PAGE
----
While I understand your frustration with the RNIB I think a lot of the
problem is you only have one agency in the U.K. redistributing
materials for the blind. In the USA, for example, there are several
different agencies where accessible aids, braille books, and software
products can be obtained.
For example, if I need books in accessible format I have three sources
to check. I can call up the Learning Alley--formally RFB&D--and see if
they have it in braille, in audio, or scanned text. Failing that I can
check American Printing House which has thousands of books in braille
as well. For general reading the library of congress has thousands of
books in audio, braille, and some in daisy format too. So I'm not
exactly tied to any specific agency if I want a certain sci-fi book
chances are one of the agencies above, most likely the Library of
Congress, will have it in some accessible format.
Plus that's not my only choices these days. Since Bookshare started up
I can pay a flat rate of
$50 per year and download 10 scanned books a month and read them on my
computer or convert them to braille using a braille translator and
send them to a braille printer for printing. With access to Bookshare
its made my personal reliance on the three agencies above less
essential because often times a popular book such as Harry Potter will
be posted on Bookshare a day or two after it hits stores meaning I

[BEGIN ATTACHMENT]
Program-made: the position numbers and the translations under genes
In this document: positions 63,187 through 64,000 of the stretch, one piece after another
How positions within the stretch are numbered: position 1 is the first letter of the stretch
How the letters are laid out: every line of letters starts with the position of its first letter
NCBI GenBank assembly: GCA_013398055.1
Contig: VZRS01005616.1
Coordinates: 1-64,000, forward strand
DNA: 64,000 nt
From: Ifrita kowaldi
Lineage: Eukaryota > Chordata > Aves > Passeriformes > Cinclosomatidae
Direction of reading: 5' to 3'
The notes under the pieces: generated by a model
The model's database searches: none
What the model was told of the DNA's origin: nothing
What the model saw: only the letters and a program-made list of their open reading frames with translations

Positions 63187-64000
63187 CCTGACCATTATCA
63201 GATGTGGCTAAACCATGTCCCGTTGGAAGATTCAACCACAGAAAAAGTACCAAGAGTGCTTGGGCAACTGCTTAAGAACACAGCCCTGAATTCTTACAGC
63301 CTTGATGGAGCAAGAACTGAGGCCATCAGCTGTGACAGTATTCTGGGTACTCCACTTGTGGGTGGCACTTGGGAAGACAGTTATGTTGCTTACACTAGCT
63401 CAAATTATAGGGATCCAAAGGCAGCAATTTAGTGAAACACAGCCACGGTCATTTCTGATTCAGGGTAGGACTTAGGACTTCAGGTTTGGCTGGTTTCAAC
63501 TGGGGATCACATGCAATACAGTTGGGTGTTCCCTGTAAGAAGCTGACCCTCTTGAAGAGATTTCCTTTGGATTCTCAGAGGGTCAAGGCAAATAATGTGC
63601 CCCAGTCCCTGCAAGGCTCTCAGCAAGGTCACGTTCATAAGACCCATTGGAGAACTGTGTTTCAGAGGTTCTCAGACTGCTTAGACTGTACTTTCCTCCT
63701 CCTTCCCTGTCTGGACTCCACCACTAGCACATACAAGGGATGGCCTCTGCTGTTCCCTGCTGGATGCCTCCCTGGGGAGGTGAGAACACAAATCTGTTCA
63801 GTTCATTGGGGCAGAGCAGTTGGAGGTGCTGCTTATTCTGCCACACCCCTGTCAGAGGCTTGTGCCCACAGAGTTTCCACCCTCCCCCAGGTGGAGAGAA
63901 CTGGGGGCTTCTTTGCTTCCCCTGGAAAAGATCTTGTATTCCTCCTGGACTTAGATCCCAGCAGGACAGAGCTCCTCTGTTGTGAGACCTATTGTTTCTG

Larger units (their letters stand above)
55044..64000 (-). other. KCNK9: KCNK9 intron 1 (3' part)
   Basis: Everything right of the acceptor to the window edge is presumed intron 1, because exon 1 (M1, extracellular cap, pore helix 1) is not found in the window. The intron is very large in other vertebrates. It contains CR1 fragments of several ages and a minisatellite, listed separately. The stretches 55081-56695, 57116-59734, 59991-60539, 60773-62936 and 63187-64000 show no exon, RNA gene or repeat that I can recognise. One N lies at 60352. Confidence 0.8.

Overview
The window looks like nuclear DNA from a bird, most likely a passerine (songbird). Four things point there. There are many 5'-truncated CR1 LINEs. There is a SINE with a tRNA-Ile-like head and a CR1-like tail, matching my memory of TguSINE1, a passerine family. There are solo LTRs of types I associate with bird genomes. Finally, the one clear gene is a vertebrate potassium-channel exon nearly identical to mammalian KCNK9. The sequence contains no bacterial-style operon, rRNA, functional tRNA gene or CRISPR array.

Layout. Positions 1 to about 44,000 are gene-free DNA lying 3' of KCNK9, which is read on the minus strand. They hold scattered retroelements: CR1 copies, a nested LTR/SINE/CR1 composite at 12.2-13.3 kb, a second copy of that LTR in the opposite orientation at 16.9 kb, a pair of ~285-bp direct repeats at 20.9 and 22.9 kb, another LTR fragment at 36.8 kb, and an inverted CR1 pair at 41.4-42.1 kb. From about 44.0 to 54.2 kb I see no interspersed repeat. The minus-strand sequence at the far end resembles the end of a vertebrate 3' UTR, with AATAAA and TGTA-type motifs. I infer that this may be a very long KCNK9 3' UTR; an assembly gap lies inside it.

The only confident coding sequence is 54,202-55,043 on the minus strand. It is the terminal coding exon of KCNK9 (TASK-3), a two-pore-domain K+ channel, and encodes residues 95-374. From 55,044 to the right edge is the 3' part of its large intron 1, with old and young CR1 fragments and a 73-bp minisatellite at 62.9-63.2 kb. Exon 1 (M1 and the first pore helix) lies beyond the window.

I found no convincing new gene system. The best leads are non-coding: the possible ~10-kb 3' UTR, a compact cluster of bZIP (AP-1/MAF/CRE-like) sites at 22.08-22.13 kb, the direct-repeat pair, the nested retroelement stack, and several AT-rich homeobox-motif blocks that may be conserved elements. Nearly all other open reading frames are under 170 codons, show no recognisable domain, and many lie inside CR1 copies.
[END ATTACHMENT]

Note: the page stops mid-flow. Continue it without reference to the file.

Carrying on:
don't have to wait for the Library of Congress or Learning Alley to
record it, braille it, whatever. With Bookshare anything you want is
fairly easy to obtain because people of similar interests are donating
and editing their scanned books for download in daisy format.
As far as software and other products goes again there are several
choices here in the USA. There is Independant Living Aids, Maxi Aids,
LS&S, and a few others I could name. So there is some competition
between them and some incentive to carry more products, services, and
better pricing than the other guy. RNIB doesn't seem to have that kind
of competition and can do whatever they want. They are a monopoly over
there customers and if there were someone else doing the same thing
with better services for younger people RNIB would probably have to
On 11/25/11, dark <d...@xgam.org> wrote:
> Unfortunately Jeremy getting the rnib to do anything is near impossible
> sinse they are a law unto themselves.
> heck I've tried to get them to record sf and fantasy books for the last 22
> years and mostly completely failed!
> I suspect the reasons that they are behind azabat are either because A, the
> chap himself has some sort of personal connection with their management, or
> B, because Azabat have very much the same outlook as rnib do on blindness,
> namely that all blind people are doddery old biddies who just want to sit
> around, knit and play cards all day. Remember this is an organization that
> produce a magazine of braille knitting patterns, but catagorically refused
> to produce braille manuals for tabletop rp when I asked.
> Unfortunately, as far as disability goes, places like the Us, the
> netherlands, Most of scandanavia, Germany and probably quite a few more
> places are far more ahead of the Uk in terms of atitude, whether that's the
> government or disability organizations.
> Beware the Grue!
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